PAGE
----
West Reading Room, Welch Medical Library, 1900 East Monument Street
Free event, open to all
Sponsored by the Center for Medical Humanities & Social Medicine

The last decade saw the blending of emotion theories and scientific inquiry. Once considered to belong outside of science and medicine in particular, emotions and affective expressions are currently present in research on medical education, training, and even diagnosis. This event brings together scholars from different disciplines in order to discuss the role of affect in medical education, and the future of a medical practice that uses affective expression as a possible resource.

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Part I: Workshop for medical practitioners, RSVP required, places limited (1pm-3pm)

In the first part of the event, an experiential workshop will be led by Christiana Giordano and Greg Pierotti who use theoretical and historical texts as a way to weave them into the empirical and blur the lines between the two. Through their Affect Theatre, Giordano and Pierotti provide an active thinking and acting space, addressing the question of how medical practitioners remain affected by worlds encountered after leaving the field of work and research.

Part II: Panel: Feeling and medical practice, open to all (3:15-5pm)

In the second part of the event, Giordano and Pierotti will discuss the relationship between emotion, medicine, and methodology, and Kelly Underman will discuss the gynecological teaching programs of pelvic examination, showing how they embody the tension between scientific thought and human emotion in medical education.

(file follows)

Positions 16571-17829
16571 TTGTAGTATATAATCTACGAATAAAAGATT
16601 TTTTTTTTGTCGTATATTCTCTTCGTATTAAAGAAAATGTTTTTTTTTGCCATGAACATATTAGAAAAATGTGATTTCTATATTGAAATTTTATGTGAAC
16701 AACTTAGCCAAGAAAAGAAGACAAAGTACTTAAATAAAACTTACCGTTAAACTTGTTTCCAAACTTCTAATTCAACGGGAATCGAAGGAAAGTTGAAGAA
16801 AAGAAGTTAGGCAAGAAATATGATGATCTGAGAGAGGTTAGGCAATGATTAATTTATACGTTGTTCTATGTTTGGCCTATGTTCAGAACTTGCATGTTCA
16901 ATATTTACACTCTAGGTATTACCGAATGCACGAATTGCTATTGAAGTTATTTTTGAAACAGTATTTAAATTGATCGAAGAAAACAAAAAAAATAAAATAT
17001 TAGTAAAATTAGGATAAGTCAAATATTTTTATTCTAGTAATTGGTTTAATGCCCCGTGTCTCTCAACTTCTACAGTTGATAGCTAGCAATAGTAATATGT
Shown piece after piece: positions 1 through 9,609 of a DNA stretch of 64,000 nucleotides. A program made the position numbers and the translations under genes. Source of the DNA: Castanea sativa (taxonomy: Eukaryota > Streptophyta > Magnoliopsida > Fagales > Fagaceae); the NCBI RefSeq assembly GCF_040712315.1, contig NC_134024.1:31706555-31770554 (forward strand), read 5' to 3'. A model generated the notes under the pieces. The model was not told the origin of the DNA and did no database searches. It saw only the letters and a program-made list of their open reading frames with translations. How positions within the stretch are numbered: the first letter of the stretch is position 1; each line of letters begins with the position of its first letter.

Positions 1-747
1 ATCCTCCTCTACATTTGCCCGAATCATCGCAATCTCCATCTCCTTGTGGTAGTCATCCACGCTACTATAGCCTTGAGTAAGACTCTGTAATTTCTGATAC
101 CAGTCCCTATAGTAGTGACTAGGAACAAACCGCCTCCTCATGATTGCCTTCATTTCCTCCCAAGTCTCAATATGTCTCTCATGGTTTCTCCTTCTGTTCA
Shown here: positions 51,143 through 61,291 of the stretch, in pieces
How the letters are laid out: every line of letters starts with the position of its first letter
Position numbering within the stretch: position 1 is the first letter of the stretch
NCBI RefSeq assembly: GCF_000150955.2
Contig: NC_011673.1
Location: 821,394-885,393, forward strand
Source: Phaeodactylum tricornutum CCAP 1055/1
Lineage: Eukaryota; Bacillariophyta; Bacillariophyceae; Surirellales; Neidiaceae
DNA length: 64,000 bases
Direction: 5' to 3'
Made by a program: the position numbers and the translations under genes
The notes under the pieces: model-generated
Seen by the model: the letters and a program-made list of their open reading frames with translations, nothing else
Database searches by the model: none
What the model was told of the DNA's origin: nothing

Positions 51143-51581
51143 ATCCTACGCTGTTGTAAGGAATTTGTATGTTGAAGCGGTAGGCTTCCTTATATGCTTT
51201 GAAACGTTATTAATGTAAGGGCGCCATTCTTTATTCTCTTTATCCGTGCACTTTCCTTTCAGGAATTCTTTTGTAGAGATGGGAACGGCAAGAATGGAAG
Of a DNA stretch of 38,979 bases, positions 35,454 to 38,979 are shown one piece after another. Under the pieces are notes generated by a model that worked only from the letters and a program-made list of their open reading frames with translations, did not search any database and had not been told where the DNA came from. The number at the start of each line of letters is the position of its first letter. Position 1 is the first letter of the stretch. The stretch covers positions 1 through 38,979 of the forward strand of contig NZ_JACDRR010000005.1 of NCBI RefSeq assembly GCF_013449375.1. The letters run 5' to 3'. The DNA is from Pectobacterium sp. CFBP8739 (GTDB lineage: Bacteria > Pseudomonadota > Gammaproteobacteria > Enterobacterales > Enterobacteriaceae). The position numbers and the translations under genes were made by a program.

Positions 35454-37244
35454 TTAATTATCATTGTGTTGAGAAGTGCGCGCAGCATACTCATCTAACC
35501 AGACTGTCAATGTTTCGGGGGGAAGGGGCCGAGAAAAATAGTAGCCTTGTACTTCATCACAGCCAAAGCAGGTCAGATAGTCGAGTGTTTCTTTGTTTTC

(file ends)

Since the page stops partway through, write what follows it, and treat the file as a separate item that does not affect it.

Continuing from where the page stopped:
Speakers and workshop leadersChristiana Giordano is Associate Professor of Anthropology at the University of California, Davis. She received her PhD from the University of California, Berkeley. Her book, Migrants in Translation: Caring and the Logics of Difference in Contemporary Italy (2014), won the Victor Turner Book Prize for ethnographic writing (2016), and the Boyer Prize in Psychoanalytic Anthropology (2017). Her current research investigates new ways of rendering ethnographic material into artistic forms.

Greg Pierotti is Assistant Professor in Experimental Dramaturgy at the University of Arizona. He coauthored The Laramie Project (2000), Laramie: 10 Years Later (2008), and The People’s Temple (2004), which have garnered Humanitas, Bay Area Theatre Critics awards, and an Emmy nomination. He has coauthored The Moment Work Book (2018) with members of Tectonic Theater Project. His research investigates dramaturgical practices that deal with problems of narrative and truth claims in theatre of the real.

Kelly Underman is an Assistant Professor in the Department of Sociology at Drexel University. She received her PhD from the University of Illinois at Chicago and was a Postdoctoral Research Associate in the Department of Medical Education at the University of Illinois at Chicago College of Medicine. Her first book, Feeling Medicine: How the Pelvic Exam Shapes Medical Training will be published with NYU Press in August 2020. Her work has also appeared in Social Science & Medicine, Gender & Society and Sociological Forum.